In a best possible world, the city will start implementing an action plan in 2030 to ensure False Creek is prepared for whatever climate change throws at it in the decades to come.
“That gives us sufficient time between now and then to do more studies to figure out what’s possible, and also to do fundraising,” Danyluk says. “The city alone can’t pay for what we need to come up with.”
And part of the reason that the city is going to need us all pulling on the same rope is that False Creek isn’t the only place in Vancouver where life is going to look different in the years ahead.
“We can take the learnings of False Creek and then apply them elsewhere,” Danyluk notes. “Coal Harbour is very similar in terms of topology. So we can save some time and effort by focusing on False Creek first. It’s a great part of the city, but it’s also a great proxy for the rest of the city to learn from.”
And learning is something we all need to do, she continues, not just from experts, but also from each other at community outreaches like Herring Day. The world is changing. And the time to prepare for that is now, starting with finding out more about public values in terms of adaptation approaches for flooding and sea level rise. In the past, dikes, levees, and dams were seen as go-tos. It’s time to look forward to the future.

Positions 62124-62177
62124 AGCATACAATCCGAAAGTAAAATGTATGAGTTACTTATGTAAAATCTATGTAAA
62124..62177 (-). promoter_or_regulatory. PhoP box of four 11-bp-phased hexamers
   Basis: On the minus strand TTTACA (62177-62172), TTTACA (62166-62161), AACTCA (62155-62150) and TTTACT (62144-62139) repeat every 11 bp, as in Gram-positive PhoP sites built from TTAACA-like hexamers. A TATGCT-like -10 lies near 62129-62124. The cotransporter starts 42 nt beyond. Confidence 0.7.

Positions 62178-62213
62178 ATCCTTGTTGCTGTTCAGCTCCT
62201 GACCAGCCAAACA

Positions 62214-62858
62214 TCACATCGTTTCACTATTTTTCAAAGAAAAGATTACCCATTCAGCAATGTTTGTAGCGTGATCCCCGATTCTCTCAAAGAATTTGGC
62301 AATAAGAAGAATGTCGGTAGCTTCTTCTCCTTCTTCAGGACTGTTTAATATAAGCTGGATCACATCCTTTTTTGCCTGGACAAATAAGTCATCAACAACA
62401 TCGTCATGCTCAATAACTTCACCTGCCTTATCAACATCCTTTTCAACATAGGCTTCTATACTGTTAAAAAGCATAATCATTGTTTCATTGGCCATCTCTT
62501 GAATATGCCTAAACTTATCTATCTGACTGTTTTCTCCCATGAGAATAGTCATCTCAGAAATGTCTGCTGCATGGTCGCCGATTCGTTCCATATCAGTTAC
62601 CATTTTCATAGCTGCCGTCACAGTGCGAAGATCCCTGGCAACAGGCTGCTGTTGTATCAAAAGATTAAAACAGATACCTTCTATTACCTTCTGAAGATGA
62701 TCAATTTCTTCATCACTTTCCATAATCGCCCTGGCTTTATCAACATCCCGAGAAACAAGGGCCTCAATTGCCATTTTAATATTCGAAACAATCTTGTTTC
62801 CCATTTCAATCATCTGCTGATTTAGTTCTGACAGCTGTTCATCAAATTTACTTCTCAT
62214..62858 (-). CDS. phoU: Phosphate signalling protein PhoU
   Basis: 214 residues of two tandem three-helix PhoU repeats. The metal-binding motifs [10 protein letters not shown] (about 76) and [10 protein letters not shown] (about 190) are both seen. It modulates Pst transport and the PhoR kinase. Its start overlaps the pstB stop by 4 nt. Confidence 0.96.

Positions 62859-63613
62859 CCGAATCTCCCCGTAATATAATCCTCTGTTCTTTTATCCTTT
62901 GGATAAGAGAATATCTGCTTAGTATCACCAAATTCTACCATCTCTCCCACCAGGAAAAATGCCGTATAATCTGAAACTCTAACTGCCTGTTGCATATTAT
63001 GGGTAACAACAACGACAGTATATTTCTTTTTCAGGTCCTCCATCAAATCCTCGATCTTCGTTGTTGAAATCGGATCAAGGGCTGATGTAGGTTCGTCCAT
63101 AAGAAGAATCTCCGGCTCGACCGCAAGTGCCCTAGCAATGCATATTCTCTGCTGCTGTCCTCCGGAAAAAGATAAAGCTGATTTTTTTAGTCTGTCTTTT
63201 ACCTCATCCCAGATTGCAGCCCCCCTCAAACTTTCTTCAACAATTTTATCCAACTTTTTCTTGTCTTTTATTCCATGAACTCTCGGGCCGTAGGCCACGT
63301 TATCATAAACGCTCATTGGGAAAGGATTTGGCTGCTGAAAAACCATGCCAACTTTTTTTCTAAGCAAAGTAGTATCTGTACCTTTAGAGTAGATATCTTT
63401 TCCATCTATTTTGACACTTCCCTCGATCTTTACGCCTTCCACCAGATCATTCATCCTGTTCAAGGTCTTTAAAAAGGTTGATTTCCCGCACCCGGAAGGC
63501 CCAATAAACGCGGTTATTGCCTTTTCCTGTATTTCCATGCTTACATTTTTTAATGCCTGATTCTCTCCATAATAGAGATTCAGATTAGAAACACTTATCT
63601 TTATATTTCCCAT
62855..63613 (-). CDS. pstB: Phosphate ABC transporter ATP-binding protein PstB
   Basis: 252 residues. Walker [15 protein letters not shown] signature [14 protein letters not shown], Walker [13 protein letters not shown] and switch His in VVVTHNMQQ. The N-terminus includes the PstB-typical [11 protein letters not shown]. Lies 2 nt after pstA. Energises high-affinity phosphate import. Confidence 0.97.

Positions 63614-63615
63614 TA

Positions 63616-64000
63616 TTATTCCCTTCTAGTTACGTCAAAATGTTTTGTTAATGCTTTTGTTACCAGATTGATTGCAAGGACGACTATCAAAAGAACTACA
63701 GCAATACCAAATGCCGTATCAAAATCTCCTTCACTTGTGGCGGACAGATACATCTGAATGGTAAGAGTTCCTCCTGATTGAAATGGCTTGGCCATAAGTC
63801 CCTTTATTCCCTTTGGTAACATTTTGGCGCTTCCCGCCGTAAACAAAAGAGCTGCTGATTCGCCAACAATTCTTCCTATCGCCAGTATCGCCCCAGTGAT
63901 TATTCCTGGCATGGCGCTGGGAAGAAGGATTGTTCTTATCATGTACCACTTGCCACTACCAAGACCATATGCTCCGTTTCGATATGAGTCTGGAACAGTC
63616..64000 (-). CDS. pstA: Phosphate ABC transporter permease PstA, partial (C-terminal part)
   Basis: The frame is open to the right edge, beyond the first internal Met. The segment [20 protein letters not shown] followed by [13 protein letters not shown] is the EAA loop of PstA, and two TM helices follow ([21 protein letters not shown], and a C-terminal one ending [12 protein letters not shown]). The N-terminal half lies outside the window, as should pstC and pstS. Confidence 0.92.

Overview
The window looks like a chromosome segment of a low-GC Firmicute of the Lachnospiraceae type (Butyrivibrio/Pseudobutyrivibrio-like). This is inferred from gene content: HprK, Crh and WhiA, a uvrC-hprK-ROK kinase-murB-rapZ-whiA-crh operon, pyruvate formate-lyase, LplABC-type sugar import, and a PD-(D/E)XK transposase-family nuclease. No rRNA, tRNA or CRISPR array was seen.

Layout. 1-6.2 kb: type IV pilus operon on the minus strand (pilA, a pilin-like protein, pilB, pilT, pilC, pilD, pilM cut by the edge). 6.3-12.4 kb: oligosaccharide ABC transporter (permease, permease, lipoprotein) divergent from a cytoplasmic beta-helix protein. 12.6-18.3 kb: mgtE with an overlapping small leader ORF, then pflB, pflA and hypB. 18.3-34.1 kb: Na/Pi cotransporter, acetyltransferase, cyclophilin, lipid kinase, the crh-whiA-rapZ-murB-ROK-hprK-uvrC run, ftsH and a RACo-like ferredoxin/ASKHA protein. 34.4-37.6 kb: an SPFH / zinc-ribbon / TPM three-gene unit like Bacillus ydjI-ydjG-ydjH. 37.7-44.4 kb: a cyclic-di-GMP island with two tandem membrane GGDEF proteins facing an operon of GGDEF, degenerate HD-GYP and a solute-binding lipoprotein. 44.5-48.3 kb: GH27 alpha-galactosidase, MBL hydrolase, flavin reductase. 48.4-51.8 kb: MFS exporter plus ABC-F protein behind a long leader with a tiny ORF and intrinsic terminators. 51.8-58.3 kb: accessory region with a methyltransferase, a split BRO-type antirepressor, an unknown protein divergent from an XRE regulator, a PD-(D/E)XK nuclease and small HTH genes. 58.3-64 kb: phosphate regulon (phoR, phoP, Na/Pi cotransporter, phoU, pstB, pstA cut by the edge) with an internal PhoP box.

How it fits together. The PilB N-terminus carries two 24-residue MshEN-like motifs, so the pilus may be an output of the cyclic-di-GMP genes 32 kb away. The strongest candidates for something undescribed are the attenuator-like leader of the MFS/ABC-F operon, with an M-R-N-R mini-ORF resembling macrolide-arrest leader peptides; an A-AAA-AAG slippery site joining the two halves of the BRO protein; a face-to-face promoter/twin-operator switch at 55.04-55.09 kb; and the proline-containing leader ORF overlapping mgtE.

“We need to come up with a range of responses on the land and in the water,” Danyluk says. “While the solutions are typically very technical, there’s still lots of scope for the public to be involved. We want to figure out what people value so we can use their ideas.”
And, as a bonus part of the Sea2City Design Challenge planning process, celebrate one of the West Coast’s most important fish this week with Saturday’s Herring Day open house at Fisherman’s Wharf.
“We still don’t know a lot about herring, and why and where they spawn,” Danyluk marvels. “There are only a few places in the Salish Sea where they spawn on a regular basis, and one of those places is False Creek. There are 160 nets that are out on Fisherman’s Wharf, and the Squamish streamkeepers estimate there are a couple-million eggs per net. So it’s pretty wild they’ve come back.”
For more information on Herring Day and the Sea2City Design Challenge, go to www.vancouver.ca/sea2city.